Sunday, April 26, 2020
In the Spring of 1918 death was no stranger to the world. Indeed, by then the bodies of more than five million soldiers had already been fed into what was called "the sausage factory" by generals whose stupidity was matched only by their brutality.
German generals, for example, had decided to bleed France into submission by matching it death for death at Verdun, believing that Germany's greater population would leave it victorious. The French later replied with their own massive offensive, believing that their elan vital would triumph.
Only slaughter triumphed. Finally one French regiment refused orders to make a suicidal charge. The mutiny spread to fifty-four divisions, stopped only by mass arrests, the conviction of twenty-three thousand men for mutiny, with four hundred sentenced to death and fifty-four actually executed.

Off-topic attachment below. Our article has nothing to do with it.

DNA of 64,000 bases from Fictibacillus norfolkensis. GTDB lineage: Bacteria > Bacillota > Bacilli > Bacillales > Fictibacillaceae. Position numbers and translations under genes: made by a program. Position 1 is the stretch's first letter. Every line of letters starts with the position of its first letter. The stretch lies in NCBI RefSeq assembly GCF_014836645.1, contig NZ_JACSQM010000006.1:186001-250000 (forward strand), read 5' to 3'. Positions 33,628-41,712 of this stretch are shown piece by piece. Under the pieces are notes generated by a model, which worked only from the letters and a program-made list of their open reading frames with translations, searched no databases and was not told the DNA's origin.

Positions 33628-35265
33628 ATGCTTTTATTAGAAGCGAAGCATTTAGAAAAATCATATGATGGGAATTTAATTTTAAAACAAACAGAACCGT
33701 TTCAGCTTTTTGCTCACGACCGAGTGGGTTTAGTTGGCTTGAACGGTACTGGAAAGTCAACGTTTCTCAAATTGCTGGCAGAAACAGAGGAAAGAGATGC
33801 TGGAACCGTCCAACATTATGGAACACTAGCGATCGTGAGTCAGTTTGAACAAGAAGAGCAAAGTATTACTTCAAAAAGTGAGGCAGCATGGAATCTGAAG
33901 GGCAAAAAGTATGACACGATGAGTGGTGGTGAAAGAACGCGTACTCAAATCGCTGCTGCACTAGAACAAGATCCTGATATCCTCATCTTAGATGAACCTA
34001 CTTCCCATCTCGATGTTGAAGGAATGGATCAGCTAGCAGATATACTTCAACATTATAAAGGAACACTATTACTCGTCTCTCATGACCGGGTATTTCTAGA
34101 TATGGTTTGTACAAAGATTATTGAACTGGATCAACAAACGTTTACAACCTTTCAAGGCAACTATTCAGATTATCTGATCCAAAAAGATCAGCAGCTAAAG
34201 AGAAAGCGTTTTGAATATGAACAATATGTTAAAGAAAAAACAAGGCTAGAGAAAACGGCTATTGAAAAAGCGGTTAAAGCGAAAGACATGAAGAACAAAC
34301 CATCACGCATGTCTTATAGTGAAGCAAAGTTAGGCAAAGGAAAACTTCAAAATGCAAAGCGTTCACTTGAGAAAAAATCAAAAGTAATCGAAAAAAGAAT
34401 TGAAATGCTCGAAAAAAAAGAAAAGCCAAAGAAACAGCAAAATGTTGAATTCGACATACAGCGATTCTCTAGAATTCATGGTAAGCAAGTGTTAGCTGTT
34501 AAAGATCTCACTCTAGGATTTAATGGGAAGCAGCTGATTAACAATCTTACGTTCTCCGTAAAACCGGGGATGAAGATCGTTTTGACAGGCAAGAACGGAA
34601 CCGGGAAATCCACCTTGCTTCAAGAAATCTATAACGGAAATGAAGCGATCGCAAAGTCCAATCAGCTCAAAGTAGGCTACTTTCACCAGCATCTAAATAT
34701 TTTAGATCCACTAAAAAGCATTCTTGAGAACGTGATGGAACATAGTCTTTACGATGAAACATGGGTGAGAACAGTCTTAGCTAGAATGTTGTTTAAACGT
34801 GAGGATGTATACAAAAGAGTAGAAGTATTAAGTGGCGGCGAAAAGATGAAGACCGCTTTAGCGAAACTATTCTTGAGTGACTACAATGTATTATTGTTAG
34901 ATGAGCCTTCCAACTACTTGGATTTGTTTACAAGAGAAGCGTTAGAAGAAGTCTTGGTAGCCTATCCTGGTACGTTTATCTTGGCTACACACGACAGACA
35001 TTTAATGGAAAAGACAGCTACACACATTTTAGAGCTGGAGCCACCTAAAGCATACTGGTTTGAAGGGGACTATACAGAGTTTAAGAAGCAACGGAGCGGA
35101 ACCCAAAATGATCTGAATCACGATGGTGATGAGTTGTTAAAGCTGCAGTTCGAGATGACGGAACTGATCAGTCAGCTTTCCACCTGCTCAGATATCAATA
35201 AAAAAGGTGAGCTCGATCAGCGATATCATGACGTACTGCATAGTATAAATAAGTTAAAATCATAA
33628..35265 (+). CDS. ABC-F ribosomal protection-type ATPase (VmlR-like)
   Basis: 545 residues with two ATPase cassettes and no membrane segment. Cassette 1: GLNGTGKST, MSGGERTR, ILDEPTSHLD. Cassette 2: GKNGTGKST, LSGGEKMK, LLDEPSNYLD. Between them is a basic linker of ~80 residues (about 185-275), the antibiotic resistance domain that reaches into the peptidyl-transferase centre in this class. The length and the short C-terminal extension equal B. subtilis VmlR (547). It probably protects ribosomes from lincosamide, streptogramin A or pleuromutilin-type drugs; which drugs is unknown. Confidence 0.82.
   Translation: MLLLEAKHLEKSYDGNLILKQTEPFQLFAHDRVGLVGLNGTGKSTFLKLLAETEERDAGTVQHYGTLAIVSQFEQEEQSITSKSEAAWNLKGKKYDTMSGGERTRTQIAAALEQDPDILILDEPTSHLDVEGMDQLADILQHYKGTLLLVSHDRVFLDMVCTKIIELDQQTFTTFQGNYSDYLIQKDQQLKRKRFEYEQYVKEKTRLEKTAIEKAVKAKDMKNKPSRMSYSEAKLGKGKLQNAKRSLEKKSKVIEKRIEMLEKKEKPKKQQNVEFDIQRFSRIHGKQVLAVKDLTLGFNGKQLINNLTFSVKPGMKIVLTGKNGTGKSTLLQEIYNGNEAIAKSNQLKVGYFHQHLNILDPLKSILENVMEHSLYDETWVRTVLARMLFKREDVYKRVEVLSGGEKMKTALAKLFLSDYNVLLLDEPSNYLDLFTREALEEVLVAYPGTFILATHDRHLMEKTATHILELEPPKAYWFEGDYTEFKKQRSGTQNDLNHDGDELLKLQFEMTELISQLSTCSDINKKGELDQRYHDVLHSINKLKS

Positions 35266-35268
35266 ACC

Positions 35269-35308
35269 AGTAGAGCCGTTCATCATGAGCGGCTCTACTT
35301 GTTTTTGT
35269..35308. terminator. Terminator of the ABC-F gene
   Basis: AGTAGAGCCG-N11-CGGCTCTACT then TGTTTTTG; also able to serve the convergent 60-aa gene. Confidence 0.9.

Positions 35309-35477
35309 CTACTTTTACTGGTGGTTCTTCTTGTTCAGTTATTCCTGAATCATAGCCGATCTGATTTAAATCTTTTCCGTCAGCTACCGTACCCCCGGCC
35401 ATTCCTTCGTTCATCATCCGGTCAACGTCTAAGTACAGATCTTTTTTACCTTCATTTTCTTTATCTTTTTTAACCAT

Yet nothing expressed the brutality of this war as did a sanitation report on the planned eradication of rats in the trenches to prevent the spread of disease. A major noted, "Certain unexpected problems are involved in the rat problem. . . . The rat serves on useful function—he consumes the corpses on No Man's Land, a job which the rat alone is willing to undertake. For this reason it has been found desirable to control rather than eliminate the rat population."
-John M. Barry, The Great Influenza: The Epic Story of the Deadliest Plague in History